beneficiaries that the insured designated under the policy and are not normally part of the
beneficiary's succession, unless the insured names the succession as the beneficiary under the policy.
Present law provides that no beneficiary, assignee, or other payee under any personal or life
insurance policy will receive any benefits from the insurance policy if he is found criminally
responsible for the death, disablement, or injury of the individual insured or participated in the
intentional, unjustified killing of the individual insured. Present law further provides that where such
a disqualification exists, the policy proceeds shall be payable as follows:
(1) When two or more beneficiaries exist who are each entitled to receive a percentage of the
proceeds of the personal or life insurance policy, then the other secondary beneficiaries,
unless similarly disqualified, will divide the portion of the life insurance proceeds that would
have otherwise been paid to the person who was disqualified because of the criminal act.
(2) If no second beneficiary exists, then the personal or life insurance policy proceeds would be
paid to the contingent beneficiary.
(3) If no secondary or contingent beneficiary exists, then the personal or life insurance policy
proceeds are to be paid to the succession of the insured victim.
Proposed law retains present law and provides that beginning on January 1, 2022, upon the issuance
or renewal of a life insurance policy, the policy shall contain a provision that provides that an insured
under the policy shall be deemed to have predeceased the beneficiary, assignee, or other payee if all
of the following occur:
(1) The insured is determined to have been criminally responsible for the death of the
beneficiary, assignee, or other payee under the policy.
(2) The beneficiary, assignee, or other payee is the spouse or child of the insured or was a victim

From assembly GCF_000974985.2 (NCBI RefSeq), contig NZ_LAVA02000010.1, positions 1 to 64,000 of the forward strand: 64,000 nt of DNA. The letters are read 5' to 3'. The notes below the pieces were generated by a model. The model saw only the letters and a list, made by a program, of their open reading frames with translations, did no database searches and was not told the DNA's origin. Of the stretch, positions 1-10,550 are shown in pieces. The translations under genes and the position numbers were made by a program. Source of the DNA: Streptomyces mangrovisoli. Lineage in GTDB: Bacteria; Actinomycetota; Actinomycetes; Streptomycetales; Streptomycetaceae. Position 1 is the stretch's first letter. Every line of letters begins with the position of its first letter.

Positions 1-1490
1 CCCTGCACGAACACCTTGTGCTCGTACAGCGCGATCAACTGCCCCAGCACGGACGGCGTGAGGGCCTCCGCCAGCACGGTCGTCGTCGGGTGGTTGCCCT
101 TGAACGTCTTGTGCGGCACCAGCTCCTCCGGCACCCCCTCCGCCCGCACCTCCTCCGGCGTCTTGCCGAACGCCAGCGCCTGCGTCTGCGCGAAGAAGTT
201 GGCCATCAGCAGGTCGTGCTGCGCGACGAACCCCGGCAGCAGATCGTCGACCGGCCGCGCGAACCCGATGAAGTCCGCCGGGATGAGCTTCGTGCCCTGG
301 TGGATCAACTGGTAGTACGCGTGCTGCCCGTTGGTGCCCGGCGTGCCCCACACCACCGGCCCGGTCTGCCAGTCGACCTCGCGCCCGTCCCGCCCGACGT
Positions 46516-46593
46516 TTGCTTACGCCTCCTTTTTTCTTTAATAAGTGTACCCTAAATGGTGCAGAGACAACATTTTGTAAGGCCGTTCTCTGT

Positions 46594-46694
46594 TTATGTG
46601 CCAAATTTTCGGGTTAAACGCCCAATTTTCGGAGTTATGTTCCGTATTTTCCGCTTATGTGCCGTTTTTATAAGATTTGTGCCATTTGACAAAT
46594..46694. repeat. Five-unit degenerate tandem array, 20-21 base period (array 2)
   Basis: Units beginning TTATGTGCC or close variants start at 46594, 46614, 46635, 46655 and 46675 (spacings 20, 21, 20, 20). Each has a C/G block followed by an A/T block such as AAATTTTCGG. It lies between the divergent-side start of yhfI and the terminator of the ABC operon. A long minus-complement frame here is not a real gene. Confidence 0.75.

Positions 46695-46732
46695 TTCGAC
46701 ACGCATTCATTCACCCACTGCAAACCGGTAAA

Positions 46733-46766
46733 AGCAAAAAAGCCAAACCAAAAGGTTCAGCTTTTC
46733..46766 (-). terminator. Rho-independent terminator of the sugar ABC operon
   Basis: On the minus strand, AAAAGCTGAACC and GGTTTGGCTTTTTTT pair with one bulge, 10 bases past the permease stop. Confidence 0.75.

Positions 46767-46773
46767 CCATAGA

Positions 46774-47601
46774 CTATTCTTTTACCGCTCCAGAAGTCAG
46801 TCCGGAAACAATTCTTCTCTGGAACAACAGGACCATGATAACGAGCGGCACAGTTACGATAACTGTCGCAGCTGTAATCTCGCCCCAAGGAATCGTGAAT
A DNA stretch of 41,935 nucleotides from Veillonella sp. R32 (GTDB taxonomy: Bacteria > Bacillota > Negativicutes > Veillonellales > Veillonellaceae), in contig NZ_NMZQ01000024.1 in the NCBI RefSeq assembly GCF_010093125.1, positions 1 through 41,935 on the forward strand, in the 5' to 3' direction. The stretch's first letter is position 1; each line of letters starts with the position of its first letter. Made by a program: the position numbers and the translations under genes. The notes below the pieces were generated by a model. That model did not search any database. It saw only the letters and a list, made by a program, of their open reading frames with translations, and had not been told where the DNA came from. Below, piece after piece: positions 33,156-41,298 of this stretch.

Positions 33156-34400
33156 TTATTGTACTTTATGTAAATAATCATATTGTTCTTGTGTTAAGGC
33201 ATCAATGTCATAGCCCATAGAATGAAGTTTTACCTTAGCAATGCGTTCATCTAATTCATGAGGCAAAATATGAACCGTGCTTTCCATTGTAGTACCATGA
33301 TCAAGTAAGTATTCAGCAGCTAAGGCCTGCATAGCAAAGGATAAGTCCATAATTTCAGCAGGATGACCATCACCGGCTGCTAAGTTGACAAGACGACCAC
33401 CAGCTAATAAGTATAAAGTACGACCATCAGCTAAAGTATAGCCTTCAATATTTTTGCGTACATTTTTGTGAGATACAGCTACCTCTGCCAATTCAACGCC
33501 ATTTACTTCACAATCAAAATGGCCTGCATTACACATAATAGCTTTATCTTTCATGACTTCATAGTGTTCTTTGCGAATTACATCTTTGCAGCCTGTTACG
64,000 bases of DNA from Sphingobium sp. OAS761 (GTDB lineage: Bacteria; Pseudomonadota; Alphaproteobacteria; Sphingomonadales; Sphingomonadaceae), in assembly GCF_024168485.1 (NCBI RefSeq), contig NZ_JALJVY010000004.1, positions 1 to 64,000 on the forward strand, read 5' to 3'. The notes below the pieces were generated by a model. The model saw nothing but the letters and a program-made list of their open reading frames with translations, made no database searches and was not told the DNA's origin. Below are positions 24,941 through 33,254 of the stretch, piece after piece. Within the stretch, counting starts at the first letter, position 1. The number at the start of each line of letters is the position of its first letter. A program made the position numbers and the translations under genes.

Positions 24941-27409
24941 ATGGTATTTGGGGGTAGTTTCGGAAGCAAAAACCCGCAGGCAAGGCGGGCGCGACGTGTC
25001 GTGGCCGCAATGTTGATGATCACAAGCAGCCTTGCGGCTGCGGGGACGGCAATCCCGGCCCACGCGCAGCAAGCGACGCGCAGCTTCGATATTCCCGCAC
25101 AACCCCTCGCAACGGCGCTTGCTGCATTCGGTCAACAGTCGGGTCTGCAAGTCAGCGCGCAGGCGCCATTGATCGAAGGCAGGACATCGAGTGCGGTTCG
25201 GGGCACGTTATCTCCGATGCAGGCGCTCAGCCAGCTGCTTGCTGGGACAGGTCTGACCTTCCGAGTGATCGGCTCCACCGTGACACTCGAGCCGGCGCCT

who obtained an order of protection against domestic abuse and that order was violated
pursuant to present law by the insured who criminally caused the death of the beneficiary,
assignee, or other payee.
(3) The insured is determined to have been responsible for his own death by suicide on the same
day after criminally causing the death of the beneficiary, assignee, or other payee.
(4) The policy is payable under the terms of the contract regardless of the cause of death of the
Proposed law provides that the proceeds or portion of the proceeds of the life insurance policy which
are deemed owed to the beneficiary, assignee, or other payee shall be paid into the succession of the
beneficiary, assignee, or other payee in the same manner as if their death had occurred after the
Proposed law provides that nothing in proposed law is intended to alter the terms of the life
insurance policy or any coverage exclusion for certain causes of death.
Proposed law provides that the Act shall be known and may be cited as "Melissa's Law" in memory
of Melissa Gail Roy who lost her life and the lives of her children in the ultimate acts of domestic
Effective upon signature of the governor or lapse of time for gubernatorial action.
(Amends C.C. Arts. 941, 944, and 946, and R.S. 22:901(D)(2); adds C.E. Art. 412.6 and R.S.
SB126 Original: 22:901(D)(2)